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Amgen's Security Program Born of Experience : Biotechnology: The company thwarted two apparent plans to steal intellectual property. System relies on alert, loyal employees as well as technology.

October 18, 1994|GREG MILLER | TIMES STAFF WRITER

THOUSAND OAKS — Amgen Inc., the nation's largest biotechnology company, spends hundreds of thousands of dollars a year on guards, cameras, computer systems and other means of protecting its so-called intellectual property.

But a planned theft last year of some of Amgen's most carefully guarded secrets might have gone entirely unnoticed were it not for a plain, unsigned letter that turned up in the company's mailroom.

Thanks to the anonymous tip in that letter, Amgen--along with the FBI and one of Wall Street's best-known private investigation companies--thwarted an apparent piracy scheme by a low-level employee. The case, Amgen's second such incident in five years, illustrates high-tech firms' vulnerability to corporate pirates, especially when the pirates are on the company payroll.

Bill Boni, 40, Amgen's chief of information security, formerly worked in U.S. Army counterintelligence and spent 1981 in South Korea catching North Korean spies. But even Boni acknowledges that when it comes to guessing the intentions of his 3,200 Amgen co-workers, he is virtually powerless.

If accused CIA spy "Aldrich Ames can betray the trust of his country, what makes you think a corporate employee couldn't be tempted?" Boni said. "You pick your human vice and gauge the probabilities."

Like any drug company, Amgen's success hinges on its ability to develop and market new products before its competitors do. So far, Thousand Oaks-based Amgen has struck gold twice. Its Epogen and Neupogen drugs are widely used by cancer and kidney dialysis patients. On the strength of those two drugs Amgen had sales of $1.37 billion and a profit of $383 million in 1993.

Blueprints for Epogen, which stimulates the production of red blood cells, were stolen in 1988 by an Amgen laboratory researcher who offered to sell the documents to a domestic rival for $200,000. That employee was nabbed in a sting set up by the FBI and served a prison sentence, the FBI said.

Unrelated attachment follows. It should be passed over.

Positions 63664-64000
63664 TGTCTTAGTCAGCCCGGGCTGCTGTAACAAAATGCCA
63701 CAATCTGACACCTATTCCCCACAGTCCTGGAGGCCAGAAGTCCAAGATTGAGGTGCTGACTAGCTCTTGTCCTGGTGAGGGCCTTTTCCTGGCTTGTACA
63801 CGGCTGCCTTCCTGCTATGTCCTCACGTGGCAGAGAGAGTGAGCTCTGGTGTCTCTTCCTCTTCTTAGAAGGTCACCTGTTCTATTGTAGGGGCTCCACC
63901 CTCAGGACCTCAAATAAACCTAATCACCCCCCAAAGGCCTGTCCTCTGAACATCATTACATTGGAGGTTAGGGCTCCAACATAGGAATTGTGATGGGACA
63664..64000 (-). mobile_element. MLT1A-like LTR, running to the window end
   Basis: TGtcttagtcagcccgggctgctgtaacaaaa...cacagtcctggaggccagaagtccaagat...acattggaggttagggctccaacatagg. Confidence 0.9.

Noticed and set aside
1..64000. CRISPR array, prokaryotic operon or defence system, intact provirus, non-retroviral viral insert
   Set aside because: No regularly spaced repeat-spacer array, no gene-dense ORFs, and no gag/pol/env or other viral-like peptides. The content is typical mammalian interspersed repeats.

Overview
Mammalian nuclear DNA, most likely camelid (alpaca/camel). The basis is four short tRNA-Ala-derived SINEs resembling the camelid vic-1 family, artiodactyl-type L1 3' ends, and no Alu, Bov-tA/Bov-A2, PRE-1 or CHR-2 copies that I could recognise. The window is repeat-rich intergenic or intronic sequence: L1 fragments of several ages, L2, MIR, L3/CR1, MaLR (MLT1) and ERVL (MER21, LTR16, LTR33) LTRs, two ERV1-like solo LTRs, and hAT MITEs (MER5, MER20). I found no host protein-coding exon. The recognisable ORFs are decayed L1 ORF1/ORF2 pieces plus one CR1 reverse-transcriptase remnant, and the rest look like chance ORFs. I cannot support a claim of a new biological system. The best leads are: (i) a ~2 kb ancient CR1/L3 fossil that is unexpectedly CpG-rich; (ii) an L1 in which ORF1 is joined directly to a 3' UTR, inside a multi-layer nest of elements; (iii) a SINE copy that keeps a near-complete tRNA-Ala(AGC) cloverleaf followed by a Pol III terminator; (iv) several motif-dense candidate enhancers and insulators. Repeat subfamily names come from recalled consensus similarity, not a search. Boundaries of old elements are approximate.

Last year, another laboratory researcher hatched a similar scheme. The denouement of this latest incident, as one investigator said, "begins with a letter."

Unsigned and bearing no return address, the letter warned that a laboratory worker planned to steal company secrets, including vials of cells that might enable an outsider to reproduce Epogen, which for Amgen produced $587 million in revenue last year. The employee, whom Amgen declined to name, also had an apparent accomplice outside the company, a partner in a purported technology export business with contacts overseas, the letter said.

Among the first to examine the letter was Boni, who quickly gathered the standard information most companies keep on its employees: timesheets, expense records, security access reports, etc. When Boni looked at the employee's phone records, he gulped.

From a phone at his lab station, the employee, an Asian immigrant, had made about 70 calls to a dozen different numbers in his home country within just a few weeks. Worried that the worker was ready to cart Amgen's secrets off to the pharmaceutical black markets of Asia, Boni turned for help to Kroll Associates, one of Wall Street's premier private investigation firms.

Through its Hong Kong office, Kroll gathered information on the employee's calls, learning that he appeared to be shopping Amgen's technology among potential buyers in his home country, including some with government connections. Neither Kroll nor Amgen would identify the country.

Meanwhile, Kroll's Los Angeles office placed the Amgen employee under surveillance. He had not made off with any secrets yet, Kroll determined, but agents followed him everywhere, waiting for his first misstep.

Another anonymous letter arrived, apparently from the same source, saying that the employee and his accomplice planned to enter an Amgen lab on the following Sunday evening. When they did, investigators from Amgen, Kroll and the FBI--which was updated throughout the two-week investigation--strolled in to greet them.

"They were pretty shocked, sort of shocked into silence," said Stephen Vale, head of Kroll's Los Angeles office, who was among the investigators to confront the duo.

Caught bringing an outsider into a laboratory without permission, and confronted with the phone records, the employee confessed that evening and was fired. No charges were filed because nothing had been stolen, Boni said, and proving conspiracy to steal "would have been touch and go."

During interviews that evening, investigators learned that the conspirators were woefully unsophisticated, and so underfinanced that they had sneaked onto the Amgen campus that evening not to steal vials of cells, but to make free calls to Asia using Amgen's phones.

Had they pulled off their caper, the two partners might have made a small fortune for themselves by selling the drug cells, which could be copied and mass-produced through genetic engineering, perhaps in a country with little regard for patent protections.

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